Recipe – Farro Broccoli Bowl with Lemon Tahini

Photo by Andrew Scrivani for The New York Times

So, this was the first recipe I made out of the New York Times Cooking app. It just looked so bright and colorful in the article and newsletter that I was transfixed. Plus, I liked everything that was mentioned in the recipe title. Farro? Yes. Broccoli? Hell yes. Lemon and Tahini? Yes and yes again. For someone picky like me, finding a vegetarian meal that doesn’t make me go “ick” about one thing or another and that is so vibrant and obviously healthy is miraculous. For those of you who know me, ignore the fact that the original recipe features an egg, because eggs are always optional in my book.

Anyways, it turns out I didn’t need to gather many additional ingredients to make this meal, which is what made it even more appealing. Having all the ingredients (or more than 90%) feels like winning the recipe lottery. Anything I did buy I knew I would use for this or another dish. Anything that seemed “fancy”, I somehow already had.

And also a triumph? How easy it is to put together. You’ll be cooking the farro for like, 30ish minutes, and that means you’ll have that time to get the rest of the things together, like roasting the broccoli, thinly slicing the radishes (optional, but highly recommended because they made me feel fancy and they add a little kick), and putting the dressing together. This is the kind of meal that feels like you should be buying for $12 at a made-to-order shop, but instead is the kind of recipe you can make at home for your family in a reasonable amount of time. Who knew hipster foods could be so easy?

Farro Broccoli Bowl With Lemony Tahini
Yield: serves 4 (exactly)


Grain Bowl:
Kosher salt
1 1/2 cups farro, rinsed and drained
1 large egg per bowl (for those who want it)
1 large head broccoli, cut into florets, tender stems sliced (about 1 1/4 lbs)
2 tbsp extra-virgin olive oil
1 tsp soy sauce, more for serving
2 tablespoons toasted sesame oil
1 tbsp sesame seeds
Thinly sliced radishes, for serving (optional)
1 scallion, thinly sliced
Hot sauce or thinly sliced green chiles, for serving (optional)

2 1/2 tbsp fresh lemon juice
1 garlic clove, finely minced
1/4 tsp kosher salt
1/3 cup extra-virgin olive oil, more as needed
3 tbsp tahini

Bring a medium pot of salted water to a boil. Add farro and eggs. Cook eggs for 6 minutes for very runny centers and 7 minutes for medium-runny (Note: I’ve never boiled eggs for myself before, and I was told by those who ate eggs that these were pretty much perfect). Use a slotted spoon to transfer eggs to a bowl of cold water. Let them sit for 2 minutes, then crack and carefully. Continue to let the farro cook until done according to package directions. Drain farro.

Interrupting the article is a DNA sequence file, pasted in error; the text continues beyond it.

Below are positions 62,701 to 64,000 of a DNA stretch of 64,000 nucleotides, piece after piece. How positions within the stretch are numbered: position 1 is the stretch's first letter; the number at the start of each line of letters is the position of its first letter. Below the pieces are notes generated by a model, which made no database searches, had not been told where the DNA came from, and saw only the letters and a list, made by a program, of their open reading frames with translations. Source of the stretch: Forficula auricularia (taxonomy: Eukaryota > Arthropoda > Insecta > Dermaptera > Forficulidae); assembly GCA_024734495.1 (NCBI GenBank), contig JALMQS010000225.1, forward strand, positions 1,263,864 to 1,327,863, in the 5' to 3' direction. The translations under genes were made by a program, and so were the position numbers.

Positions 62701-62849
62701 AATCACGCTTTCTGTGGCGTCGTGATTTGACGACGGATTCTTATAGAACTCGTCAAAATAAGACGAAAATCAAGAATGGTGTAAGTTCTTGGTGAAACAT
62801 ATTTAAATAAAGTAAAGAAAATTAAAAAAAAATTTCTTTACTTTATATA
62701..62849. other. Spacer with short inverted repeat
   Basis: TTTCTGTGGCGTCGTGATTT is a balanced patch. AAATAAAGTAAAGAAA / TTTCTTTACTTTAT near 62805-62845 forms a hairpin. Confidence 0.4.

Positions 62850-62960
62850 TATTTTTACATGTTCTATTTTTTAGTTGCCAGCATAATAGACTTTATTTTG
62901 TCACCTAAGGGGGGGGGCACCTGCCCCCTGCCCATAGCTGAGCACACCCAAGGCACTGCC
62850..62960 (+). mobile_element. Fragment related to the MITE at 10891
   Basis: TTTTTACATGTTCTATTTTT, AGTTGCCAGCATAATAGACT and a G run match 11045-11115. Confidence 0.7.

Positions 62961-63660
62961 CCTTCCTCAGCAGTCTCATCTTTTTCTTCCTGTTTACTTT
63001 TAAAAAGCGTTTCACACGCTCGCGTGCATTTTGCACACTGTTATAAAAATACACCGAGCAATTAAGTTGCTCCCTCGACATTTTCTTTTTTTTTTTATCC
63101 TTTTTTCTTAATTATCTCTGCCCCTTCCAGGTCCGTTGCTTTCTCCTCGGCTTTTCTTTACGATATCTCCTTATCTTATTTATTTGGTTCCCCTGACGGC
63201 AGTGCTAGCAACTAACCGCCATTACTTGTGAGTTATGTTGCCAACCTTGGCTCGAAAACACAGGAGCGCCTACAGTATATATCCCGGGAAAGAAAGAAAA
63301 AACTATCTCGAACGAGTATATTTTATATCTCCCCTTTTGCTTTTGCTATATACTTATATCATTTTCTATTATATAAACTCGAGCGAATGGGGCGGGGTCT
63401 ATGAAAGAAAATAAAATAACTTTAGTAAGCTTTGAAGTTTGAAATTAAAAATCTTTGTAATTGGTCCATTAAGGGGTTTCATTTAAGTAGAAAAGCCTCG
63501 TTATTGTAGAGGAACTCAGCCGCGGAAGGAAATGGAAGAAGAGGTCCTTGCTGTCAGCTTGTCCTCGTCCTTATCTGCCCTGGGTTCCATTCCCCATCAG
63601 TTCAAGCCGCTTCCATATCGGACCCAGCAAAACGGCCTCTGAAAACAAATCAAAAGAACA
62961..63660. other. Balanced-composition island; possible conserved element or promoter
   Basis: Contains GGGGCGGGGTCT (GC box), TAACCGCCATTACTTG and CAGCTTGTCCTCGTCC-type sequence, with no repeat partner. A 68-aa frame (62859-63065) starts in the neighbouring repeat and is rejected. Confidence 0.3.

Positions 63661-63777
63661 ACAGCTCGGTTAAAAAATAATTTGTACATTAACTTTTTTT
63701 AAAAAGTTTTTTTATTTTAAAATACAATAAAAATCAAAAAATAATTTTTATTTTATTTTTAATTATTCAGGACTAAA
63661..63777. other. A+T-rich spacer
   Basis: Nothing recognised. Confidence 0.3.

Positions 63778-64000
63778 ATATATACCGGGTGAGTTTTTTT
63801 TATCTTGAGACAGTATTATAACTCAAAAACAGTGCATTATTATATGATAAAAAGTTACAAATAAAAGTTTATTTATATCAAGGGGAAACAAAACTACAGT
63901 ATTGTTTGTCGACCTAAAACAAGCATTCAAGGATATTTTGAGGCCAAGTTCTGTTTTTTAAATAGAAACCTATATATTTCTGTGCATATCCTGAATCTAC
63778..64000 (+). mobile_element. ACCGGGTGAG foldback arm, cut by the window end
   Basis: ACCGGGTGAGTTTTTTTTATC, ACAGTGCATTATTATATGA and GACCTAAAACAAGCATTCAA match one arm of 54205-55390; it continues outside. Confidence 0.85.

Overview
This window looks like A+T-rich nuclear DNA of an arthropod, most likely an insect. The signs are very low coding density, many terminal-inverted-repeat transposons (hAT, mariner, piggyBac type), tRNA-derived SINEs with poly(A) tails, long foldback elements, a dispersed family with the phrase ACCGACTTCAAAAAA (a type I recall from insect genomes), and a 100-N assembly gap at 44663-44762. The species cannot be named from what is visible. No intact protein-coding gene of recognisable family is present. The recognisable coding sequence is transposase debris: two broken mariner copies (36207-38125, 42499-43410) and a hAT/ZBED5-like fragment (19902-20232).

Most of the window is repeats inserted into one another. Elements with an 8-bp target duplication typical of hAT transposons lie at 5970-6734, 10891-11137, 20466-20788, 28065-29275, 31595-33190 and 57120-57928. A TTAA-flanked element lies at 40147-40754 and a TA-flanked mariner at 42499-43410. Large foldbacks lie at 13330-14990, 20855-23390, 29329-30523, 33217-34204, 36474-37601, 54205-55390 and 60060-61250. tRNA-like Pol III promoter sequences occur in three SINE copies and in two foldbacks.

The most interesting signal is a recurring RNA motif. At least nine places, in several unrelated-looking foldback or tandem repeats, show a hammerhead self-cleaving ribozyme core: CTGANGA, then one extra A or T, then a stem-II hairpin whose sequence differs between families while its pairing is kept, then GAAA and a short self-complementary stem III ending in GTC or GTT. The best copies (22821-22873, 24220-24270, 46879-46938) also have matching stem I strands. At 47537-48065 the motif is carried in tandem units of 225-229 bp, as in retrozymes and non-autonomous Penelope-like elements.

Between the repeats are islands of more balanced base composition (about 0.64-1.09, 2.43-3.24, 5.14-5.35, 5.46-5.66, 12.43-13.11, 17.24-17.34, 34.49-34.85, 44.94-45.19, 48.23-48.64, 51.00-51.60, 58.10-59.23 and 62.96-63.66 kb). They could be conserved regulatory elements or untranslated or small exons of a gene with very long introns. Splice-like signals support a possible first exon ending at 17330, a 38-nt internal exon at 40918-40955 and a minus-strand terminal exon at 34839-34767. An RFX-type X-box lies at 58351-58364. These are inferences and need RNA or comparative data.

In a medium bowl, whisk together lemon juice, garlic and 1/4 teaspoon salt. Let sit for 1 minute, then whisk in oil, a few drops at a time, until emulsified. Whisk in tahini and set aside.

Position the rack underneath your broiler so that it’s at least 4 inches away from the heating element; heat the broiler. On a rimmed baking sheet, toss broccoli with olive oil and soy sauce, then spread the pieces out into an even layer. Broil until slightly charred in spots, 2 to 5 minutes, watching closely so that it doesn’t burn all over (a few burned spots are O.K.). Let cool slightly, then toss with sesame oil and sesame seeds and cover to keep warm. (You can also roast the broccoli at 450 degrees for 8 to 15 minutes instead of broiling.)

Toss cooked farro with 5 to 6 tablespoons tahini dressing to taste, a large pinch of salt and a drizzle of olive oil. Taste, and add salt and olive oil if needed.

When ready to serve, divide farro across 4 bowls and drizzle with remaining dressing. Top with turnips, and sprinkle them lemon juice and salt. Add broccoli and egg to the bowl and garnish with sliced scallions and more sesame. Serve immediately, with soy sauce, hot sauce, and-or sliced chiles.

Details: Farro Broccoli Bowl With Lemony Tahini from the New York Times Cooking section.

3 Comment

  1. Beverly says: Reply

    Top with turnips? What? That must be a typo in the instructions because I don’t see any turnips in the list of ingredients.

    1. maggie says: Reply

      I may have removed the turnips from the ingredient list because we only used radishes? But will go back and check the NYT recipe as well to see if they include them on the list either!

    2. maggie says: Reply

      Yes – “Thinly sliced Hakurei turnips” or radishes.

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